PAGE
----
The Newish Jewish Encyclopedia: From Abraham to Zabar’s and Everything in Between (Hardcover)
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Named one of Library Journal’s Best Religion & Spirituality Books of the Year
An Unorthodox Guide to Everything Jewish
Deeply knowing, highly entertaining, and just a little bit irreverent, this unputdownable encyclopedia of all things Jewish and Jew-ish covers culture, religion, history, habits, language, and more. Readers will refresh their knowledge of the Patriarchs and Matriarchs, the artistry of Barbra Streisand, the significance of the Oslo Accords, the meaning of words like balaboosta,balagan, bashert, and bageling. Understand all the major and minor holidays. Learn how the Jews invented Hollywood. Remind themselves why they need to read Hannah Arendt, watch Seinfeld, listen to Leonard Cohen. Even discover the secret of happiness (see “Latkes”). Includes hundreds of photos, charts, infographics, and illustrations. It’s a lot.
About the Author
Stephanie Butnick, Liel Leibovitz, and Mark Oppenheimer are the hosts of Unorthodox, the most popular Jewish podcast on iTunes.
Stephanie Butnick is the deputy editor of Tablet and has written for the New York Times and the Wall Street Journal. She has a bachelor’s degree in religion from Duke and a master’s in religious studies from NYU. She lives in New York with her husband and their cat, Cat Stevens.
Liel Leibovitz is a senior writer for Tablet and the author of several books, including, most recently, A Broken Hallelujah, a spiritual biography of Leonard Cohen. He has a PhD in video games from Columbia, a fact that makes his seven-year-old self very happy. He lives in New York with his wife and their two children.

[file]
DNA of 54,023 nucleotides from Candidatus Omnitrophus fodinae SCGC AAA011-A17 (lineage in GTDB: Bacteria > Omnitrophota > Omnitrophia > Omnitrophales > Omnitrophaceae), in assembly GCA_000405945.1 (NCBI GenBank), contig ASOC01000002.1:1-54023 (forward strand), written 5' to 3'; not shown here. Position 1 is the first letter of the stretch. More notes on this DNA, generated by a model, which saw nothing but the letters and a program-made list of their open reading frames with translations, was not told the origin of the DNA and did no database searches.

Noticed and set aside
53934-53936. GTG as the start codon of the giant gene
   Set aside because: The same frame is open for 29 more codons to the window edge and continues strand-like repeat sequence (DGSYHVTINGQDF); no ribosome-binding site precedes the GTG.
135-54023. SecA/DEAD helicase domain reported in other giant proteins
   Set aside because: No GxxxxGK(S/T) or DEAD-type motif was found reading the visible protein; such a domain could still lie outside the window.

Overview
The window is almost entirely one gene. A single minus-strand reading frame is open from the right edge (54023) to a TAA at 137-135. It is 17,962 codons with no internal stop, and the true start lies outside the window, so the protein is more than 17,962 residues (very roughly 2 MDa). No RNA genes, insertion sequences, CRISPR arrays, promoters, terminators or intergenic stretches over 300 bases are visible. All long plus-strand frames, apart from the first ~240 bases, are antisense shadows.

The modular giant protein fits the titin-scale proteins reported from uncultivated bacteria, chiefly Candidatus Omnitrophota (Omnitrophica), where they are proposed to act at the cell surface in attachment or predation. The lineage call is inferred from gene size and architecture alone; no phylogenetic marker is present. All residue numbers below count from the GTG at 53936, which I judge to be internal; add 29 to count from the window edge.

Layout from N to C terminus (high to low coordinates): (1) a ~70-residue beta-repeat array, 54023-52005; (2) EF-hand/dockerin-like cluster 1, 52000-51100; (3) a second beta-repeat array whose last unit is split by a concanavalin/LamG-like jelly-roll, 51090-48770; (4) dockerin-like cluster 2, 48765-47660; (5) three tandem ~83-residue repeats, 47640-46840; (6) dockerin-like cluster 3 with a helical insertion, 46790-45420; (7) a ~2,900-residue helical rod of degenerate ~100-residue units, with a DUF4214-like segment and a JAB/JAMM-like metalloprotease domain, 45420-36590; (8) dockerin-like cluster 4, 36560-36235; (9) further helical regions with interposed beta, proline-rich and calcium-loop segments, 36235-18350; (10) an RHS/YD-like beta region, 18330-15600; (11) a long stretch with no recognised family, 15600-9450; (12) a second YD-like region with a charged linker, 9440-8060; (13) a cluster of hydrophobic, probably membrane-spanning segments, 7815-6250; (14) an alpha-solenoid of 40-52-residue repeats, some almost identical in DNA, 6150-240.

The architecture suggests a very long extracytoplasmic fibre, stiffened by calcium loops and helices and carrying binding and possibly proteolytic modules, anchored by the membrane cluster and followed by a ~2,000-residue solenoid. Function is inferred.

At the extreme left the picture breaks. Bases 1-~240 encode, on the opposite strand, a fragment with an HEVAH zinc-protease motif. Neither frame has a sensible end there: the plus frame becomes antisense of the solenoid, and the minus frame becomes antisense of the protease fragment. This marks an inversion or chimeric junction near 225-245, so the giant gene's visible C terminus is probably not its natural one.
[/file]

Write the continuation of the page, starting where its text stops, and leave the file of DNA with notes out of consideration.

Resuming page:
Mark Oppenheimer is the former Beliefs columnist for the New York Times and the author of The Bar Mitzvah Crasher: Road-Tripping Through Jewish America. He has a PhD in American religion from Yale and lives in New Haven, Connecticut, with his wife and five children.
“An illustrated, smart and comic guide, well-attuned to this moment.”
“Crams in just about everything you need to know about Jewish culture and history – from the Torah to Chinese food. . . . A weighty tome that just begs to be picked up, thumbed through, and quoted from. It is exhaustive but not exhausting, a thorough examination of Jewish themes presented as hors d’oeuvres to entice a larger meal.”
—The Times of Israel
“Deeply entertaining and highly educational. . . . Adding their thoroughly modern compendium to a long tradition of Jewish scholarship, the authors have served up a colorful array of all things Jewish for Jews and non-Jews alike.”
“Alternately irreverent and profound—but always informative. . . . A great gift.”
“This delightfully irreverent romp through Jewish history and culture is the outgrowth of Tablet magazine’s podcast, Unorthodox, and considers itself the updated version of The Jewish Catalog (1973). As with Catalog, podcast hosts and coauthors Butnick, Liel Leibovitz, and Mark Oppenheimer claim this chronicle is not a comprehensive or exhaustive survey of all things Jewish. To that end, the biblical hero Judah Maccabee is “one kickass priest,” Jewish Community Centers are places “where Gentiles play racquetball,” and Long Island is “the other Promised Land.” Culturally, the authors make a convincing argument for Jews as “mediators of black music” and even responsible for the beloved Christmas tunes “White Christmas” and “Rudolph the Red-Nosed Reindeer.” Bernie Madoff finds reference only under the generic moniker, shonde, or one who brings shame to the community, where he keeps company with Eliot Spitzer and Anthony Weiner. On a more serious note in a compilation filled with humor, brevity is the signature mark of that which requires mention, but not glory—Adolf Hitler, Nazis, and Auschwitz’s Arbeit Macht Frei (“work sets you free”) merit a single sentence each. VERDICT A welcome update on Jewish history and culture that is mostly just plain fun.
—Library Journal, starred review
“No dense, scholarly tome, this volume is pure fun, although serious topics are included. . . . . A reference work is rarely as readable as this one is. Informative and irreverent, welcoming and witty, it is enthusiastically recommended.”